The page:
Glossy paper is shiny, smooth and may be thick or thin. The kind of glossy paper usually seen is the paper used in magazines, in brochures, comic books, glossy paper coated into boxes and in photographs. As a usable material, glossy paper can be used for a variety of things: as artwork material (scrapbooking, collage-making, basket-weaving, paper beads, etc.) or as sensible anti-liquid seep-"through-ers" (when used to line up the floor or the table while painting or fixing or gluing, because glossy paper doesn't absorb water well).
The good news is that glossy paper can be recycled, too! Here's how:
- Contact your local recycling plant or factory on what type of glossy paper can be recycled. Usually, all materials having glossy paper can be recycled but pizza boxes, photographic paper (especially after being printed with glossy ink) or coated paper that may need to be reused, rather than recycled. Shredded paper may also be a big no-no, since it could damage the recycling equipment. The best tip is to contact your local plant or factory or search through the Internet for more information regarding this matter. The yellow pages of the phone directory may also help.
- Separate glossy paper from the non-glossy. Matte paper is different from glossy because it has a dull finish. Newspaper is easier to detect: separate both from the glossy paper. Mix all glossy paper together with papers from the office, junk in the mail (which contains glossy paper, of course) and catalogs. Whether it's black or pink, it doesn't matter.
- Prepare the glossy paper for pick-up. Place them in a separate garbage bag among others at the curb. For a total recycling appeal, use the paper bags used by supermarkets, tie and secure with coiled glossy paper or newspapers in a roll. Do the same with the bags containing newspapers, office papers, etc. Garbage pick-up trucks may not appear during regular holidays but may come the day after.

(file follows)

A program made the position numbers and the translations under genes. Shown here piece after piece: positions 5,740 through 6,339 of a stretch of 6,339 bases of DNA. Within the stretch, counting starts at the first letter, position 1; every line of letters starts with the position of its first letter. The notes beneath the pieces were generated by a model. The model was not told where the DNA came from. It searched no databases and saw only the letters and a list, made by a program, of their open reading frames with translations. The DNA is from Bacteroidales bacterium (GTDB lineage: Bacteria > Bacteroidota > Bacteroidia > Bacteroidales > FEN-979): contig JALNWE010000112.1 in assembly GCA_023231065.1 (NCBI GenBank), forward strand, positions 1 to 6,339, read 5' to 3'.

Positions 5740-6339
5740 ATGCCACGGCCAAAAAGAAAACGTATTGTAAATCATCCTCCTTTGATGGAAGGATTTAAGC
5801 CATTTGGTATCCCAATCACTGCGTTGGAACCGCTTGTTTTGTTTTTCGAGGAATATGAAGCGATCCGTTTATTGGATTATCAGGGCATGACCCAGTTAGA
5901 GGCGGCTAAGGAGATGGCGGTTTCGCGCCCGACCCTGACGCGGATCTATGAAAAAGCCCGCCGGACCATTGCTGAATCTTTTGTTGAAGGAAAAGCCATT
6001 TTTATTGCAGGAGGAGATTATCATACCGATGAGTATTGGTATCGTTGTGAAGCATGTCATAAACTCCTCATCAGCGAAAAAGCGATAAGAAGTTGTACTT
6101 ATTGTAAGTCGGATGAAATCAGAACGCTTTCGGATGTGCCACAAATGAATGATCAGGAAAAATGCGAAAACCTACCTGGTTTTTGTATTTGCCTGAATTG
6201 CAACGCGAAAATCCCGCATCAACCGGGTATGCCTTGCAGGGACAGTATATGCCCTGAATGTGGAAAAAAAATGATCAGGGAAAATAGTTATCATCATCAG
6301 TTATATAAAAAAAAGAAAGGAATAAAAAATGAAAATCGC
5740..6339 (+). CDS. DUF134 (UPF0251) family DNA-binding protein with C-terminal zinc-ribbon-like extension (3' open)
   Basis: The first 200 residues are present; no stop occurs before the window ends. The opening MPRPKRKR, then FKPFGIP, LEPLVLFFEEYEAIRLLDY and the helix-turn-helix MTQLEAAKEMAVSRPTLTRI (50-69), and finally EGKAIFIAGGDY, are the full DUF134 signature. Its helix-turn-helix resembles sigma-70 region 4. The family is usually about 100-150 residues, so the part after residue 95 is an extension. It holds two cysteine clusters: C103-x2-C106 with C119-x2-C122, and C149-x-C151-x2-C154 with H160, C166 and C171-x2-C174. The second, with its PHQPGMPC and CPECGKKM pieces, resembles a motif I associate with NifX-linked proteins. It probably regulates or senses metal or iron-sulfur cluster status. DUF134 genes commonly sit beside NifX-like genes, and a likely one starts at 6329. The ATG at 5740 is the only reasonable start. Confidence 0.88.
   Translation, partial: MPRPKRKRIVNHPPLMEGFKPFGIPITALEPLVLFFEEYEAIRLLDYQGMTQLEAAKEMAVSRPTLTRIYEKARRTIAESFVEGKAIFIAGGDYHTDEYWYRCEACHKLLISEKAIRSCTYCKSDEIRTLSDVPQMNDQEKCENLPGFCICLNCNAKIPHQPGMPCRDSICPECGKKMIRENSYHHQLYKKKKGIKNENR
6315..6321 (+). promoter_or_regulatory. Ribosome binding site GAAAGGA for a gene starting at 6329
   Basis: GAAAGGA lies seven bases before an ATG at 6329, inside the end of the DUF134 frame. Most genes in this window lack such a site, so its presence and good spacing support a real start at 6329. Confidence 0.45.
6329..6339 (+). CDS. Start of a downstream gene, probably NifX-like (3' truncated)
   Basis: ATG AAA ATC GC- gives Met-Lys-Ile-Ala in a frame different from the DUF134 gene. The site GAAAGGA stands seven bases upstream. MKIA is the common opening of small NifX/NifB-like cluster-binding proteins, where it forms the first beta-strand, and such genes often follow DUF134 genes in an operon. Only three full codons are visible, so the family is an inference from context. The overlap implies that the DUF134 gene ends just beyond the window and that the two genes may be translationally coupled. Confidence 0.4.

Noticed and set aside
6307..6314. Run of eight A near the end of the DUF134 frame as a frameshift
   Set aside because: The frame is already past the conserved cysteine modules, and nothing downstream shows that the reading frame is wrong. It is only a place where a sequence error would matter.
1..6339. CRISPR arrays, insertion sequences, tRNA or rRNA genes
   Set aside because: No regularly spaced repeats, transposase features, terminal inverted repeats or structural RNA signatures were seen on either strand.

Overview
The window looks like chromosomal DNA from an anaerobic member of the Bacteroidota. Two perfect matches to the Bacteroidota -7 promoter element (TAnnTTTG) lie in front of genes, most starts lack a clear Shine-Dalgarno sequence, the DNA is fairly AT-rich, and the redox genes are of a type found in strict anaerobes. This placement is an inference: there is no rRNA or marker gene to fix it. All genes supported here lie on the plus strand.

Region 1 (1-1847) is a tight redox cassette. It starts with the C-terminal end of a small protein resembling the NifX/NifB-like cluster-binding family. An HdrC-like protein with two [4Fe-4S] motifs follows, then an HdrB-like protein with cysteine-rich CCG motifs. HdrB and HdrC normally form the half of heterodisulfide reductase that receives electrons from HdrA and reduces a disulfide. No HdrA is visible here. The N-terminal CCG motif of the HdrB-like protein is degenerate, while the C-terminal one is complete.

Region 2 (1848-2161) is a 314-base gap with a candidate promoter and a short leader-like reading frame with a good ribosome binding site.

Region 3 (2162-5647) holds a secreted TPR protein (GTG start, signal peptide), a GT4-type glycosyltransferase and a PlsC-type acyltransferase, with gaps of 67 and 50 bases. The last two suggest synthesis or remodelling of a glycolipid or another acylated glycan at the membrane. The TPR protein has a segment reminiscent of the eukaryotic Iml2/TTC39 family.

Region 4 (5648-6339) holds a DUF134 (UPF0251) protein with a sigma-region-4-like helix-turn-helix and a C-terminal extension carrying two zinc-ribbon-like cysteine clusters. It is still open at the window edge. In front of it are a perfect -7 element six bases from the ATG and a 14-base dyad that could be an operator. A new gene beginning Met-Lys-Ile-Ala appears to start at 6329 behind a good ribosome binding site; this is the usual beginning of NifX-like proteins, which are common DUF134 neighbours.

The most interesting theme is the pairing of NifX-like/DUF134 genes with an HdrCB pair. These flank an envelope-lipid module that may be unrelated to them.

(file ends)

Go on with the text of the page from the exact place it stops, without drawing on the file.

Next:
- Or go to local satellite areas for dropping off the glossy paper. Drop the garbage bags at scheduled times. The company guys will do the rest. Just make sure the paper is already sorted.
- Sell. Yes, glossy paper is bought. Vendors buy not only bulky glossy paper but also plastic and glass bottles, empty ink cartridges or inkjets, steel products, even the ugly chipped porcelain either by weight, wholesale, etc. Explore your local area to find who buys what.
- Donate. The magazines, the brochure paper, and the roll photo paper can be donated to charity. Donate a stock of glossy magazines to doctor's offices, to schools or centers or even to the kid-next-door who recently learned how to fold paper to make weavings for crafts.
It's tedious to recycle but it's very helpful. A stack of glossy paper may not only find its way into the market again, but may also secure hundreds of jobs for people working in a recycling plant. Aside from that, recycling paper reduces pollution, because they produce fewer emissions than the original paper; saves energy trying to make new products, and of course saves money (not to mention getting money in the process, too!).